Nature is ancient

My partner Perry and I were in Yosemite over Thanksgiving with our friends Tom and Andrew, their friend Jeff, Andrew’s sister Jane and her husband Scott and their son Henry (and Tom and Andrews dog, Soba).
It was a fantastic getaway. We had a wonderful thanksgiving meal and played cards and watched the Muppet’s Christmas Carol and hiked a lot.
We even heard a pack of coyotes rushing past the cabin in the middle of the night baying and yipping. Incredible!
Perry and I, Yosemite Falls in the background between us
(More pics of the whole group to come soon.)
Yosemite is even more amazing than I expected. Something about being in the
presence of nature like that that can’t be recreated in a photo. Something about the timelessness of nature, to give us perspective and shake us out of the narrow habitrail of our daily routines.
Spectacular views in every direction
Solid rock
Half dome as seen from the Mirror Lake trail
The weather changes quickly! Mist hugs and swirls around El Capitan.
Our little hiking group
Breathtaking in any light
The real thing, up close and personal!
While we were there we stopped at he Ansel Adamsgallery and studio which
is located in the Yosemite valley.When I was a snotty art student I wasn’t interested in Adams perfectly exposed landscapes. In part because they were so straight forward and in part because I was intimidated by his incredibly technical zone system process that I was too impatient to learn and use.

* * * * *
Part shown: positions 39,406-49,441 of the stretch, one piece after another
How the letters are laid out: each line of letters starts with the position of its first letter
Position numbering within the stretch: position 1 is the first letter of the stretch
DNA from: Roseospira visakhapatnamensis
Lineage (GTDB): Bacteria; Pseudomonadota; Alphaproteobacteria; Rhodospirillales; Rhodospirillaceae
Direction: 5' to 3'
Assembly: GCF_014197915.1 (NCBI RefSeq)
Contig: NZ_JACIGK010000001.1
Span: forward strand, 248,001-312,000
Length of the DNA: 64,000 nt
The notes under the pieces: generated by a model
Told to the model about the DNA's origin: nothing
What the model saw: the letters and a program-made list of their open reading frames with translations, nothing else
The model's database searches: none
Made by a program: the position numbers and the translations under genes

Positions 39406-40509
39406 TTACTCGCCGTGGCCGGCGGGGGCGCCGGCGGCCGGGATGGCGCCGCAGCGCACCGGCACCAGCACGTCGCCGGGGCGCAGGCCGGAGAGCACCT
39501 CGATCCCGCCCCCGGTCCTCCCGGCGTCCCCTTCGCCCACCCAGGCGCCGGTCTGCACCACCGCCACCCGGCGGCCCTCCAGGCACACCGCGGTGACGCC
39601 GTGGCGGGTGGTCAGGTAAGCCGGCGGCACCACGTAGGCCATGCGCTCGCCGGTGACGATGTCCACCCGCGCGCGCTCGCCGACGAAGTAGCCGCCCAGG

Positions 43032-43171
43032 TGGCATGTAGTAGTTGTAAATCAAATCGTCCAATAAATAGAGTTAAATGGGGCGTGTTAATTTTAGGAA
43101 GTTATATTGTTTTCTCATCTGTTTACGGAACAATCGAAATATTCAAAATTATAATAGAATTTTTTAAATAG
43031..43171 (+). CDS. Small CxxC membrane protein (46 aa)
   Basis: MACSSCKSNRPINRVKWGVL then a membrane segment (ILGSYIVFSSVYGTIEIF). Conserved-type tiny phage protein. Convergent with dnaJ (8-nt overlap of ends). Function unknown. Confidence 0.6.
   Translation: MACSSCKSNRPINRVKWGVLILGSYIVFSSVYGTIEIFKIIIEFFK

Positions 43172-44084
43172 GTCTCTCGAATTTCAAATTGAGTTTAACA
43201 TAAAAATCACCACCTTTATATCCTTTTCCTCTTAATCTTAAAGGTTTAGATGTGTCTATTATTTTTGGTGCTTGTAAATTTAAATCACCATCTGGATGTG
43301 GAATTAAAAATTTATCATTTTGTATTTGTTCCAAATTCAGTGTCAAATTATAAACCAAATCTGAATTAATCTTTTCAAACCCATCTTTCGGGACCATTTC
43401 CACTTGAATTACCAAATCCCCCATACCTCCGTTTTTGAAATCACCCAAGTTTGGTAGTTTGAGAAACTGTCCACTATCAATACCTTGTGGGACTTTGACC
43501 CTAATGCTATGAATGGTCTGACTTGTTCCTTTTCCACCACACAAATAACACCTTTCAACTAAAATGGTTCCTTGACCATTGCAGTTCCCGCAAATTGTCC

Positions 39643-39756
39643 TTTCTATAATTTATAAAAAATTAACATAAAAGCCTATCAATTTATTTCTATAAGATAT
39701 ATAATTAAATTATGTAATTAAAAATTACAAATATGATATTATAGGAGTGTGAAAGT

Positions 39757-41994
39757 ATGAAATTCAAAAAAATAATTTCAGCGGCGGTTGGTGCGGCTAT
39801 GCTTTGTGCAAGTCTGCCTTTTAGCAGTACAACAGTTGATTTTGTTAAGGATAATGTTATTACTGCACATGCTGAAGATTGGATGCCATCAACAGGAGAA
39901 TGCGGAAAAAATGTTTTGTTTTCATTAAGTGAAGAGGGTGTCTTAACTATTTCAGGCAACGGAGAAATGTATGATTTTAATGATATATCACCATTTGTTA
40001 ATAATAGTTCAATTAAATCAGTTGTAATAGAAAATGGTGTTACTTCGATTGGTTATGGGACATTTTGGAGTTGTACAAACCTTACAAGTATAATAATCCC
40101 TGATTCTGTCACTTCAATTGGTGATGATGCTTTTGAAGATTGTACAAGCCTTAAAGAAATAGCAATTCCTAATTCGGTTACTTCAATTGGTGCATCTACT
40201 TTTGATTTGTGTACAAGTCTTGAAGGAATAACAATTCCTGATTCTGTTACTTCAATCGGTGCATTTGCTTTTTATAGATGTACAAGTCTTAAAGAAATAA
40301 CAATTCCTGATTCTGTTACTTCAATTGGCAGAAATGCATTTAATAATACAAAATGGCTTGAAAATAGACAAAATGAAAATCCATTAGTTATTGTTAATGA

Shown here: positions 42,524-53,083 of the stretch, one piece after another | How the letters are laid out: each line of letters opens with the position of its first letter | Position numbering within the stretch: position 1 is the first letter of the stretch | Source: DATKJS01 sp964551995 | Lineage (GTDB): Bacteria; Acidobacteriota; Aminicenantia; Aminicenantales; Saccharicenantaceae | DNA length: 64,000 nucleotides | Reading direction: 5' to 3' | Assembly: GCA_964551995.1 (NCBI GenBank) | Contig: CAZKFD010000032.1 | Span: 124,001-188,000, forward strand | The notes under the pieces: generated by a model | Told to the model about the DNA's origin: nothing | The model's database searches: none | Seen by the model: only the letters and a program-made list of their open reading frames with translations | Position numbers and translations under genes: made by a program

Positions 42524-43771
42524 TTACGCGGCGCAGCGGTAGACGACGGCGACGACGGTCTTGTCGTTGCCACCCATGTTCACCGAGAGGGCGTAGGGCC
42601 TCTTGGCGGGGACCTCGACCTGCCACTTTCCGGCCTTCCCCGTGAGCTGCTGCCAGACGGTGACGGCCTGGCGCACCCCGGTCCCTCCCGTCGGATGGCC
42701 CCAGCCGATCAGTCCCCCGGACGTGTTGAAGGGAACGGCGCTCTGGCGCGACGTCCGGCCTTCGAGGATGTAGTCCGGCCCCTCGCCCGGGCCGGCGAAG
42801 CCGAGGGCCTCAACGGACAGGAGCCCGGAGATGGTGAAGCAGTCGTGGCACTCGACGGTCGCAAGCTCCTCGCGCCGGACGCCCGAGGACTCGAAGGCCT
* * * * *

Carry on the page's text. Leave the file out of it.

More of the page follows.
It wasn’t many years later that I saw an exhibit of his actual prints. I was really stunned. I finally was able to appreciate his accomplishment.
Adams was the master of perfectly exposed pristine landscapes.
While I was there I ran across a few other things that were really interesting. One was a book of photos by Glen Denny. He made wonderful casual portraits of climbers in the mid sixties.
Glen Denny
portable music circa 1965
Beatnik climbers?
Check out Glen Denny’s book Yosemite in the Sixties.
Another book I bought was John Muir’s The Yosemite. Muir spent several years living and
exploring the area. He was also instrumental in getting Yosemite designated a National Park.Fascinating to read his experiences in the park, which at the time truly was wild and remote.
The view at the entrance to the valley is so epic it appears to swallow you into it. I have never experienced something so majestic.
Artist view at the entrance to Yosemite Valley
I always lovely going camping and hiking but I have never been in many truly wild places.
Now, I know Yosemite isn’t wild like Montana or Yellowstone or the Yukon, but it feels like it at times, and as remote.
On one hike, the Mirror Lake trail, after not passing anyone for a long time and the trees closed in close I became very anxious. I imagined mountain lions perched atop the many enormous rocks around us, or bears lurking in dark holes between the rocks. The quiet was unnerving and so unfamiliar. It was humbling to face such a personal limitation on a simple largely flat popular hiking trail in one of the busiest parks in the country, but there I was terrified. I managed to keep my mouth shut, realizing I was being silly, but the further we went without seeing anyone the more unnerved I became.
It was just Perry, Tom, and I (and Tom’s dog Soba). We went way north in the valley… there was a landslide on the trail so we took a long way around to see the slide.